Completely aligned with the UN’s Sustainable Development Goals (SDGs) for 2030, the GDI is expected to create green, efficient, and cost-effective development (given China’s lead in Lithium-ion batteries, photovoltaic or solar batteries, and new energy vehicles) through the BRI which will offer a mix of physical, mobile, and digital economies to the Global South nations. The mobile economy whose inflection point in China came in 2014 is about mobile internet, 4G networks, with consumers in the lead. This mobile economy with imported hardware was offered to the world recently by India as a highpoint of its G-20 presidency. Moreover, since China has a lead over the G7 nations in rolling out a 5G network, the inflection point for digital economy based on AI, data, cloud, and blockchain came in 2017 in China. The digital economy led by enterprises is about the industrial internet where, given China’s expertise in software, it has a leg-up in the internet module or IoT.

Fast forward to three/five years from now. The Large Language Models (LLMs) in Chat GPT-4 (Generative Pre-trained Transformer) which took the world by storm in 2023 by its generative AI will be 100s of times larger which exceptional capabilities. Instead of generating text, the new LLMs will be able to generate sequences of actions to be done and then do them by itself. Given its lead in the industrial internet on account of 5G availability at scale, China will likely focus its LLMs not on Natural Language Processing (NLP) to generate text, videos, and images like Chat GPT, but on the SDGs underpinning the GDI. For example, since the LLMs will be able to generate AI which could communicate and negotiate with humans on the phone and interact with other AIs to ensure glitches in supply chains are removed quickly, they will have tremendous usefulness in health services, smart logistics, smart cities, digital finances, biotechnology, and other applications of the fourth industrial revolution.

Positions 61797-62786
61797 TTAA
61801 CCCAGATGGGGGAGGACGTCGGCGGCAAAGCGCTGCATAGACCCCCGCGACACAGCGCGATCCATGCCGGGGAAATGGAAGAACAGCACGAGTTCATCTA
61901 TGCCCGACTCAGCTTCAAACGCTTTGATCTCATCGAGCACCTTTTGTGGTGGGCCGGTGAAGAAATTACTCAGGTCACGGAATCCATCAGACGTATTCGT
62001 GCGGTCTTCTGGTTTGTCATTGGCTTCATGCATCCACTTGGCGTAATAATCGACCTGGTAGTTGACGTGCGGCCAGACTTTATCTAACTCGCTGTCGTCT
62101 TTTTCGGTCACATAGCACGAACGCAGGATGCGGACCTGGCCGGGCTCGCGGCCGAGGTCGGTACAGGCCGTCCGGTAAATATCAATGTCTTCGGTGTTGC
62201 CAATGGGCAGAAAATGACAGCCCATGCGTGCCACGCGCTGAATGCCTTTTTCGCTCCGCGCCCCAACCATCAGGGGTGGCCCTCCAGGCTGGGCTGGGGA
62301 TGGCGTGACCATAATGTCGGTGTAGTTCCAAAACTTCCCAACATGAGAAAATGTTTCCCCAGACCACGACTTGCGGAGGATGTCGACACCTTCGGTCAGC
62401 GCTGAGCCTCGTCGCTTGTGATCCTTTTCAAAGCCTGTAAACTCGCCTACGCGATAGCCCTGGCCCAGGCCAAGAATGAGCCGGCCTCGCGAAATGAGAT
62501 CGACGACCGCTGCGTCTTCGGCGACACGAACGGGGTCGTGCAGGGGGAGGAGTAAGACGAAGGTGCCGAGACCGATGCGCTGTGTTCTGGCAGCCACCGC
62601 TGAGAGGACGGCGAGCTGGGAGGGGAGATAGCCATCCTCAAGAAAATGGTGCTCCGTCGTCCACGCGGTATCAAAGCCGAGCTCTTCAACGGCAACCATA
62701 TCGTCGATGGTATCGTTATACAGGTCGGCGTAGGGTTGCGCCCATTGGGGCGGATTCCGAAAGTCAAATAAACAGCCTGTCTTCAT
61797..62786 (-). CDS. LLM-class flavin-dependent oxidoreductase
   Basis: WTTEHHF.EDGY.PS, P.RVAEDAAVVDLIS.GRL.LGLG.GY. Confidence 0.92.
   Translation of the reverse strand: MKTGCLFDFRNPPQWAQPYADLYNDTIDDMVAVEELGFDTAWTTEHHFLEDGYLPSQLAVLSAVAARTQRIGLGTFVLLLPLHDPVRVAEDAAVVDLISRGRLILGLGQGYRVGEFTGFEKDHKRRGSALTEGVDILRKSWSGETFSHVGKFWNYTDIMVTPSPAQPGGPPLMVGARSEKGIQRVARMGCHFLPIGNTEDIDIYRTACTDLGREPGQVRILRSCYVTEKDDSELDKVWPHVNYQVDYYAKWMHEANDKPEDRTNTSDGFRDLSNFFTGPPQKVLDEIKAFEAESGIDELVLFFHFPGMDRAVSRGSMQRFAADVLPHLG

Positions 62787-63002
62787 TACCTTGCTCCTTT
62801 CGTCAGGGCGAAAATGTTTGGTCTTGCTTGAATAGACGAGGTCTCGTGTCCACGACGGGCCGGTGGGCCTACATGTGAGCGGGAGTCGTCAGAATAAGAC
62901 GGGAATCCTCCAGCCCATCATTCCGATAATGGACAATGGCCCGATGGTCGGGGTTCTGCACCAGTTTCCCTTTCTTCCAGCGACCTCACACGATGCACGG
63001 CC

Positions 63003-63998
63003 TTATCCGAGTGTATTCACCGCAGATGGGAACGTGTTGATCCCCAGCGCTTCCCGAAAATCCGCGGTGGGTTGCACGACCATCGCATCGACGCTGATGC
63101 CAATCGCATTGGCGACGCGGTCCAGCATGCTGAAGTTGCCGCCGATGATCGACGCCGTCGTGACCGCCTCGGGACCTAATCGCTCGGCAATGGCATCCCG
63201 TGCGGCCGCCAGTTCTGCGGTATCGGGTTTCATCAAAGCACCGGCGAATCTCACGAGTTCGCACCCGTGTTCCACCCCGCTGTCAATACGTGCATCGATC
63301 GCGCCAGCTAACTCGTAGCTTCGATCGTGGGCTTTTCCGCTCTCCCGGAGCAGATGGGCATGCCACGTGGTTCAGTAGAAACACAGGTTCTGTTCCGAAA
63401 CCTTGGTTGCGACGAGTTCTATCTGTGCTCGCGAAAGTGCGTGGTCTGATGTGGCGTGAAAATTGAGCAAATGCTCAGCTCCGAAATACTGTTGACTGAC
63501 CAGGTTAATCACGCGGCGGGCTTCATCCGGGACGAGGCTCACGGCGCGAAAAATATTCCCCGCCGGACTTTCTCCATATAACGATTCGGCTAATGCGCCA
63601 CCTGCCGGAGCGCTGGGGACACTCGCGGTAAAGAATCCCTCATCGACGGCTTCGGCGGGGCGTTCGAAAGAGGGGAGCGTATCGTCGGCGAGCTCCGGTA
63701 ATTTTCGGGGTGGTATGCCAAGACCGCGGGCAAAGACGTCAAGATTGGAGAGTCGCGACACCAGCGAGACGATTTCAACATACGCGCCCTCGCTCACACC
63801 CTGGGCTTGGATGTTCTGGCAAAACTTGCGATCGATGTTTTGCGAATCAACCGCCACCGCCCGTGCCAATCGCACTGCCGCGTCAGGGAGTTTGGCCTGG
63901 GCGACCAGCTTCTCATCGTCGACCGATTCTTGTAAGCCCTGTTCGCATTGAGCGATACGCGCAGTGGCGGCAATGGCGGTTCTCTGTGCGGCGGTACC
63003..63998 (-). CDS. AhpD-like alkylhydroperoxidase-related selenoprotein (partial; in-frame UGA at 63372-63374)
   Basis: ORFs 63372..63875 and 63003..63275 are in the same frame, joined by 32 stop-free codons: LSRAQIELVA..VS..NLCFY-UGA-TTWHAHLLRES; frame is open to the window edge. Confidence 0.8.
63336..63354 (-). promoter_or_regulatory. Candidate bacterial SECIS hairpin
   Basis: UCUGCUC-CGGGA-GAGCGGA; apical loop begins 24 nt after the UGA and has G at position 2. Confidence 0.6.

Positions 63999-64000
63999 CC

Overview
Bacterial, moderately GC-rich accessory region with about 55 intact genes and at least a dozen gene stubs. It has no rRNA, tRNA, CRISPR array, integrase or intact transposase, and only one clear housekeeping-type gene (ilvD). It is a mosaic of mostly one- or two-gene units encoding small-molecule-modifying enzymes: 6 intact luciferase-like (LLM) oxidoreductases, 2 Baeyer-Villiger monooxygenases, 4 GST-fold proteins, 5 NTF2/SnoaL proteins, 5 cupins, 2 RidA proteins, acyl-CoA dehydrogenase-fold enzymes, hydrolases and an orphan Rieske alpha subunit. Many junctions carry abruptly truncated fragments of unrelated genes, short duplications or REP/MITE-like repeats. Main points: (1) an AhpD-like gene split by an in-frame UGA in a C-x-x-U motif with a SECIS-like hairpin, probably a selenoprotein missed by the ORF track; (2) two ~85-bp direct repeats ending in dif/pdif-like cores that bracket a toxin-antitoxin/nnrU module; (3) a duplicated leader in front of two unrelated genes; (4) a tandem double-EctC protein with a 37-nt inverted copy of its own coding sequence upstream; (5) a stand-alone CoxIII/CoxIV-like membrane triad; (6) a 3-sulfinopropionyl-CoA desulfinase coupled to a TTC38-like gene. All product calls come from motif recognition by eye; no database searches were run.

PM Modi with South Korean counterpart Yoon Suk Yeol
PM Modi with South Korean counterpart Yoon Suk Yeol

The LLMs will also have a big role in the creation of metaverse or the next generation of internet. The convergence of virtual reality and a digital second life (avatars) will be boosted by generative AI for business models, trade, and commerce. Thus, the technology layer underpinning the metaverse will comprise AR/VR (Augmented Reality/Virtual Reality, IoT, 5G, 6G, and mesh network which self-organize and self-configure nodes for efficiently routing data to and from clients.

From the above, two things become clear: (1) the need for cyber security against backdoor and adversarial attacks, and (2) to set standards, norms, regulations, and roles for new technologies of the fourth industrial revolution. Since the US is not willing to compete with China, but is determined to obstruct China’s innovations, the tech war started by the US will intensify. This will result in the splintering of the internet and eventually fragmentation of industrial supply chains for trade and commerce. Given this, it will become increasingly difficult for nations aligned with the two global visions to trade with one another digitally.

Furthermore, most Global South nations have been attracted by the GSI whose basic premise is indivisible security, implying no zero-sum game or one’s security at the cost of another’s security. Simply put, instead of absolute security, nations should consider relative security. The GSI also advocates an end to unilateral sanctions (outside the UN) and bloc confrontation, as well as non-interference in the internal affairs of other nations. Meanwhile, the GCI advocates respect for each nation’s traditions and values–as against the instrumentalist ‘universal values’ for human rights, democracy, and empowerment which, as we noted, the US pursues only selectively. In a fast-fragmenting world, all nations, especially big ones like India, will have to choose a side. Balancing will no longer be an option.

Thus, the contention of senior Indian analysts that India should remain engaged with BRICS, the SCO, QUAD, and the G-7 nations as this would increase its diplomatic options and help it smoothen edges in a polarized world is not sustainable.

PM Modi with the Prime Minister of Bangladesh Sheikh Hasina
PM Modi with the Prime Minister of Bangladesh Sheikh Hasina